There really is no definitive list of elements that contribute to a great image; ask 10 experienced photographers and you’ll get nearly as many different opinions, which is great, because there’s no right or wrong when it comes to creativity. But if you listen to enough people with insight, you’ll begin to find some common themes about how to create great photos. Here are but five of those commonly recurring ideas.
Although originally developed as a image management tool, Adobe’s Lightroom has evolved into a powerful post production application. For many photographers, Lightroom provides all the tools required to make their images pop without ever having to resort to Photoshop. Lightroom’s tools are particularly suited to landscape and urban photographers who want to squeeze every last drop of quality from their images. Today we are going to look at three powerful tweaks that will make your outdoor images sing.
As another terrific week in the field of photography passes, Toad Hollow Photography has been diligently searching all corners of the internet looking for links to the best tutorials, reviews, phone camera accessories, special features, great photography and interesting blogs to share here. This week’s list reflects many different facets of the industry, all created and posted online by some of the best artists working today. We hope you enjoy this week’s list as much as the Toad did in creating it for you.
If you have created even one photo with a digital camera you are already aware that what you see is almost never what you get. This is due to several factors. First of all, the lens can geometrically affect the field of view because it mostly differs from the field of view our eyes have. But that is the least of a problem. Biggest difference is in the contrast, more precisely in the difference between the shadows and highlights.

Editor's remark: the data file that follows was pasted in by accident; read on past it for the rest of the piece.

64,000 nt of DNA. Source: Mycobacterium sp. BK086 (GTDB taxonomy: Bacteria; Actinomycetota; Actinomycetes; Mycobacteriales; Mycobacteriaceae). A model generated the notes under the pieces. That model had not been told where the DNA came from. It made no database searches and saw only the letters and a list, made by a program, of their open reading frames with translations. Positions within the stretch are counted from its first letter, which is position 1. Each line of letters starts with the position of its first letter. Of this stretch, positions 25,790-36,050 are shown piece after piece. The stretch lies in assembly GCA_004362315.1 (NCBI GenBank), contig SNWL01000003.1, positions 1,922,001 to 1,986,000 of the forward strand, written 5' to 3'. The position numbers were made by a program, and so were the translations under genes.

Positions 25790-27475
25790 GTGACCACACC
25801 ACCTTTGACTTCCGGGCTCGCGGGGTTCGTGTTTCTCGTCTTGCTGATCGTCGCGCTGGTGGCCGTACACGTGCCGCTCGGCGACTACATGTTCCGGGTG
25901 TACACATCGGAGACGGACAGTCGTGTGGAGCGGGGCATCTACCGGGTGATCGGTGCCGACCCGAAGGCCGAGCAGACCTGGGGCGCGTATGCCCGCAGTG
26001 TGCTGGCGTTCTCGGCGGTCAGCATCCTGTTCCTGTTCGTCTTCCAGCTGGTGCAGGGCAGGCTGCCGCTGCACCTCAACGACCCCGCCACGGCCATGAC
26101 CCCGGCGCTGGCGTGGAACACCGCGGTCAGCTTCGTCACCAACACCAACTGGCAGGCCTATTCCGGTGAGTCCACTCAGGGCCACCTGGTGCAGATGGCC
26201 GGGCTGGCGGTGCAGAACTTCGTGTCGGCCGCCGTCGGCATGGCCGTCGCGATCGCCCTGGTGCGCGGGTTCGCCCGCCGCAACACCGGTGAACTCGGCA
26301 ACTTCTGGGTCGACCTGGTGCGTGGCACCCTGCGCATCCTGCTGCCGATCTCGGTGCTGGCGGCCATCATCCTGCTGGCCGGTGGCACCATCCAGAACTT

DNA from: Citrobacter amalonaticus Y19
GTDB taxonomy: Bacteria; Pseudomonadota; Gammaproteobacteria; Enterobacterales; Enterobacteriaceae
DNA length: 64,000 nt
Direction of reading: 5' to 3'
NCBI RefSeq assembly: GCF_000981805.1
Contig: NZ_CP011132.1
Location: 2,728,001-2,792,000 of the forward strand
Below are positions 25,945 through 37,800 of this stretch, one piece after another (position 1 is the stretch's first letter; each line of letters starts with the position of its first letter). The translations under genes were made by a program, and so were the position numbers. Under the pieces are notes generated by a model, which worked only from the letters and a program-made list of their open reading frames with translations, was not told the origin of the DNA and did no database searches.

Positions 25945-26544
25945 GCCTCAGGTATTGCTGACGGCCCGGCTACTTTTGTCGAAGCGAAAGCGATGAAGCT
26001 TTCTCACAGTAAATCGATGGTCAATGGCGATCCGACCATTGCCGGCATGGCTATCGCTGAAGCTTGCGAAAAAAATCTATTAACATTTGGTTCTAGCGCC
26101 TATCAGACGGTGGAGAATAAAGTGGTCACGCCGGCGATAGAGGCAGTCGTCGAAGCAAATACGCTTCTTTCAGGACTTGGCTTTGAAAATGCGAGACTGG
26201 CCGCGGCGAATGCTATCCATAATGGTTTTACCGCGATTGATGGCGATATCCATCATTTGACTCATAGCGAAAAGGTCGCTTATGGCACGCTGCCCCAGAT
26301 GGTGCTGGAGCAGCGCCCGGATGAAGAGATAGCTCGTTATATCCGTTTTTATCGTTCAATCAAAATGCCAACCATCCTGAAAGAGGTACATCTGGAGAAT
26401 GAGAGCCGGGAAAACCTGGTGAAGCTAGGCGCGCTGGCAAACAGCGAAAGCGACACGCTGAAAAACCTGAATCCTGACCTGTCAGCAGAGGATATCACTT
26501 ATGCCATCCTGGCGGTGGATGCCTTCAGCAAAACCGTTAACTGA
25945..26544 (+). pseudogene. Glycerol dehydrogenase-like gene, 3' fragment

Unlike the world of the DSLR, the mirrorless ecosystem is not awash with what could be regarded as ultra wide angle lenses. One that does stand out is the Fuji XF 14mm f2.8. It was released originally as a companion to the Fuji X-Pro1 but will fit any of Fuji’s current interchangeable lens models including the XT1. These cameras use an APS-C sensor which means when we add in the crop factor, the 14mm gives an equivalent filed of view of 21mm. Of course, the major advantage of being designed for an APS-C sensor is that the size can remain more compact than an equivalent full frame version. Let’s see how this lens performs.
My interest in photography began when I borrowed my dad’s Box Brownie. I would photograph my friends with some trick shots. One was the ghost shot were I would place the camera on a drum, press the shutter with my friend standing in the picture. Then he would move away and I would press the […]
Grifter1.jpg by Diane on Light Stalking Olympus OM-D EM-1 14-150mm F4.0/5.6 lens ISO 400 150mm f/5.6 1/320sec Tried to get a shot of the puppy at the edge of the woods without the background distracting too much. Mid-afternoon, fairly bright sunlight.
Nikon d5100, Tamron 18-200mm, ISO 100, 18mm, f3.5, 1/2 sec, -2 EV, daylight WB, tripod, spot metering. Processed in Lightroom
I have been trying to get these flowers all week. The problem is if there is any wind I cant get a sharp pic. I tried opening up my lens but I would only have 4 or 5 flowers in focus. I went out today and it was very still this morning so I got […]
I don’t think of myself as hooked on photography, more on visuals. My education is in painting and printmaking. I think of photography as visual notes. For later processing or consumption like a raw material. But if they every turn out to be good enough on their own, there’s a bonus.